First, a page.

Two points in his reply puzzled me. One was the concept of External Designations for frontline sales personnel and the other, building the Health Platform. He explains: “There are many customers who are status-conscious. When our frontline salesmen met such customers, they were expected to have a business card with a fancy designation. If they said they were just salesmen, nobody would give them due respect! In those days the designation of an Officer had some value, so I thought of giving them the designation of Sales Officer. Besides, the organisation would not lose anything in giving them a designation, no increments were involved. As a result the sales people showed greater confidence, acquired a positive attitude and came out looking good, feeling good.?/font>

Healthy image
The second concept was that our chairs were specially designed to provide maximum comfort and avoid any strain on the back: “How do we differentiate our products vis-a-vis the competition? By building a certain healthy image of our products. When we say that Godrej products are of better quality and are more durable, it doesn’t cut much ice because our competitors, too, have caught up with technology. How do we differentiate ourselves in the marketplace? We make it a selling-point that Godrej chairs are actually a piece of ‘medical equipment? Fundamentally, people spend a lot of time sitting on chairs. So a bad chair can affect their posture. Godrej chairs take care of back problems.?/font>

I recall Jamshyd’s words during the Godrej Centenary year that his dream was to make Godrej a world-class organisation. How, I ask Verma, would the Company go about it? “Firstly, it would be in terms of having a geographical presence all over the world, its products available under the Godrej brand everywhere. We need good product quality. We need to invest some amount in brand building. We need to have a distribution set-up backed by a very strong design and manufacturing infrastructure in our factories.?/font>

Would he link exports with being world class? Verma replies: “Our products should be available all over the world. Exports would certainly be the avenue for the organisation to be world class in that sense.?/font>

I quote the example of Bajaj. Ever since he joined Bajaj Auto, Rahul Bajaj dreamt of making the Indian company the world’s leading manufacturer of two-wheelers. In every interview he gave, according to management guru Sumantra Ghoshal, he would talk about internationalisation, about the need to become world class, and so on. Asked once to spell out what he meant by world class, he said: “The day 20 per cent of my production is exported, I will say I am world class.?/font>

Actually, Bajaj exports amount today to 5 per cent, which, according to Verma, would be about the same as Godrej’s. Verma finds two reasons for this low figure: “Firstly, the degree of customer expectations in developing countries is far lower than in developed countries. Local industries are not very competitive. Secondly, everything is an issue of brand. Advanced countries in the West are particularly brand conscious. If the brand is not very well known, it takes some time to get a market share. The problem for us is that we need to establish a brand if we want to export significantly or route it through the self-market chains. The degree of competition is then lower.?/font>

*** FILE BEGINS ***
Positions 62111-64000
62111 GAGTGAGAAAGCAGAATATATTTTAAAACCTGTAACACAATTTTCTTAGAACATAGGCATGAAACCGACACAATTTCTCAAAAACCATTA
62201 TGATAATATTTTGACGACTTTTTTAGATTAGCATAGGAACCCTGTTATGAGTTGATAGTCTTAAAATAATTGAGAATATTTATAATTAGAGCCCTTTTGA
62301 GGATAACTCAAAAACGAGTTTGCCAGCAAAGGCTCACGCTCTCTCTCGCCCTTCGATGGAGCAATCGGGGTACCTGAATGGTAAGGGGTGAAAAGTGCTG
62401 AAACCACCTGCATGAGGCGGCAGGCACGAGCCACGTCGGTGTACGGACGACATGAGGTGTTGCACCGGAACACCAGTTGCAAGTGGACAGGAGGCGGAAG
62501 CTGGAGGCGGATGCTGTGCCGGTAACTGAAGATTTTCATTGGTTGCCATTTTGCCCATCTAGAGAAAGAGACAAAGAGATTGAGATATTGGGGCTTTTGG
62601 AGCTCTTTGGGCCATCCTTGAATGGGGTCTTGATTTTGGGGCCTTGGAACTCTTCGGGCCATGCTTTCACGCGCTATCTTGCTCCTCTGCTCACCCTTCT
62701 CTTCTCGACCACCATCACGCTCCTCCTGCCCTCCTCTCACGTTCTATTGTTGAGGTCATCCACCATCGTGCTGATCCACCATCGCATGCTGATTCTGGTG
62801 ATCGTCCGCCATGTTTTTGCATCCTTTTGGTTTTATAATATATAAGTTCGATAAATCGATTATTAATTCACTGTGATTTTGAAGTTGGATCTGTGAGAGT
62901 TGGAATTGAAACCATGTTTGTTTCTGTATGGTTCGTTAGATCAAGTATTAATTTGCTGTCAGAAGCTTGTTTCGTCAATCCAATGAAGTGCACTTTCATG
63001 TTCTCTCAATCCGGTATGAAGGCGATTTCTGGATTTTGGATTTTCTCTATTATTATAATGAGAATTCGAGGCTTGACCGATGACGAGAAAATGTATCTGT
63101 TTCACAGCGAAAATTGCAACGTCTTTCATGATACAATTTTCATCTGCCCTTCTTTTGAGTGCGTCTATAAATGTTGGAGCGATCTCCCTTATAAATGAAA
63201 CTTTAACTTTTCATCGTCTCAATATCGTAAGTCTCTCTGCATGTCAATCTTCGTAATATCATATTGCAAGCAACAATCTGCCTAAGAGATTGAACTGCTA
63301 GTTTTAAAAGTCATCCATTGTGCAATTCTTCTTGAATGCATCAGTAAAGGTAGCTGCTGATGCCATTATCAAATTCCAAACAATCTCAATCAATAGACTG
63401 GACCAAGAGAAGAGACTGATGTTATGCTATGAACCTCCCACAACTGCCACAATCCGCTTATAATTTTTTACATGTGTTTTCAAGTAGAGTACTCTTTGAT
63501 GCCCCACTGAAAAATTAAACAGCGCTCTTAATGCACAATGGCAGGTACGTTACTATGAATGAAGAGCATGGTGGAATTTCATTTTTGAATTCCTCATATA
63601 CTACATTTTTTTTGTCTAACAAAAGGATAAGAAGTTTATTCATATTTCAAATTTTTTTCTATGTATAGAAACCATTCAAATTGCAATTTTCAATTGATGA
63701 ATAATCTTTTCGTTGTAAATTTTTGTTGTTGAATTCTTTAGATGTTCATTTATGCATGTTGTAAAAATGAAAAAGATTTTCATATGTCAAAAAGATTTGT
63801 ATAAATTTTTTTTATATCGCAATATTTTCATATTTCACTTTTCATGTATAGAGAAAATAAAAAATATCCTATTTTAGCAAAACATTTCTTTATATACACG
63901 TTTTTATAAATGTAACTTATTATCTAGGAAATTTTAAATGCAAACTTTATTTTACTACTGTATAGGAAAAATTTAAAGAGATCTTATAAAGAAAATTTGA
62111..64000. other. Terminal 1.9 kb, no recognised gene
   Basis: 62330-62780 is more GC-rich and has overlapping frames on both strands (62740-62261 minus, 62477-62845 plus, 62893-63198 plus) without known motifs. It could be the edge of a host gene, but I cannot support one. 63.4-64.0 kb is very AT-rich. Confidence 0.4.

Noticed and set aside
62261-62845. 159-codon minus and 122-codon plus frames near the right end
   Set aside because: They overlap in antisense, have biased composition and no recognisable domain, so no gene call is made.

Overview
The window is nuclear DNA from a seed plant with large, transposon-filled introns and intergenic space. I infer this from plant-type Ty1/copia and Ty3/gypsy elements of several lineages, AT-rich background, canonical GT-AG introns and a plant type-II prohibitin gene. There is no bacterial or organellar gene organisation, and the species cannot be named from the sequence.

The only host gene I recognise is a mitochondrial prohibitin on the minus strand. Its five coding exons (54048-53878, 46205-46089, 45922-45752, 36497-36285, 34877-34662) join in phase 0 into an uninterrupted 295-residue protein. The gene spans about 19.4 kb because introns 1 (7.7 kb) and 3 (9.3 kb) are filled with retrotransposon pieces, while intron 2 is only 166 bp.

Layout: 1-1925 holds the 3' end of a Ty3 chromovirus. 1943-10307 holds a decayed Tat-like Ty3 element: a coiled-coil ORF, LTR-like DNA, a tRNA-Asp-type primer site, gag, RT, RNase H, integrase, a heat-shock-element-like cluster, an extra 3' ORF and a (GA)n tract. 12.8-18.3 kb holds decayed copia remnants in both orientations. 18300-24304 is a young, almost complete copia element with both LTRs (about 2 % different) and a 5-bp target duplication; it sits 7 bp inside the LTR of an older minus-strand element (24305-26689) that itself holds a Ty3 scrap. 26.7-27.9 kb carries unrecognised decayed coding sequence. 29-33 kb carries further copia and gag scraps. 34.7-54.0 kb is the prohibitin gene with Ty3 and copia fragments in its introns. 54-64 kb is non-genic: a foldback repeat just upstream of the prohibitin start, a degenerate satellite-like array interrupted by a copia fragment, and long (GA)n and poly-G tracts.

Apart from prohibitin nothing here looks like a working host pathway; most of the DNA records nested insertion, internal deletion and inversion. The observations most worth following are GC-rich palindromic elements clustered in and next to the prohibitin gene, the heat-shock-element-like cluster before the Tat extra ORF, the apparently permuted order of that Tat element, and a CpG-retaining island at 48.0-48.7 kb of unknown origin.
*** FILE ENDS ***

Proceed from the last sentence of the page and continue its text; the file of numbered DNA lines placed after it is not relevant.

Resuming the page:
I mention the complaint one often hears that targets given to salesmen are unrealistic (read, unattainable). Verma doesn’t quite agree: “The point, Mr. Karanjia, is that we really go for a super-stretch. By stretch I mean that each sales officer is continuously being pushed or is pushing himself to do more, to do better. The whole idea is that there are opportunities to be seized. It begins with me. I set my target. And I commit to Mr. Lam that business will grow by 35 per cent, that too at a time when the market is not growing! But I believe this can be done. Mind you, we believe in this as a team. Backed by good products, quick delivery, excellent quality, there are a lot of things which are controllable and therefore can be achieved.?/font>

Integrated design
We talk about the measures that are being taken by the Furniture Division to improve product design and quality. “First, let us talk about design,?Verma says. “We have now institutionalised a new process called Integrated Design for Manufacturing and Market ing. It fundamentally goes to the customer to validate whatever we are designing, the customer’s voice is taken into consideration. Second, our Manufacturing and Marketing Departments work together so that there are few hiccups when we roll out the products. Third, we have to understand what kind of tools we need to invest in, so that the products turn out good. We have a good design process in place. Finally, and most importantly, we become more and more demanding of our own employees. We make sure the factory people go to customers, talk to them and acquire a sympathetic understanding of their requirements. We have a Japanese Consultant, Takao Kasahara, who has more to do with manufacturing than quality.?/font>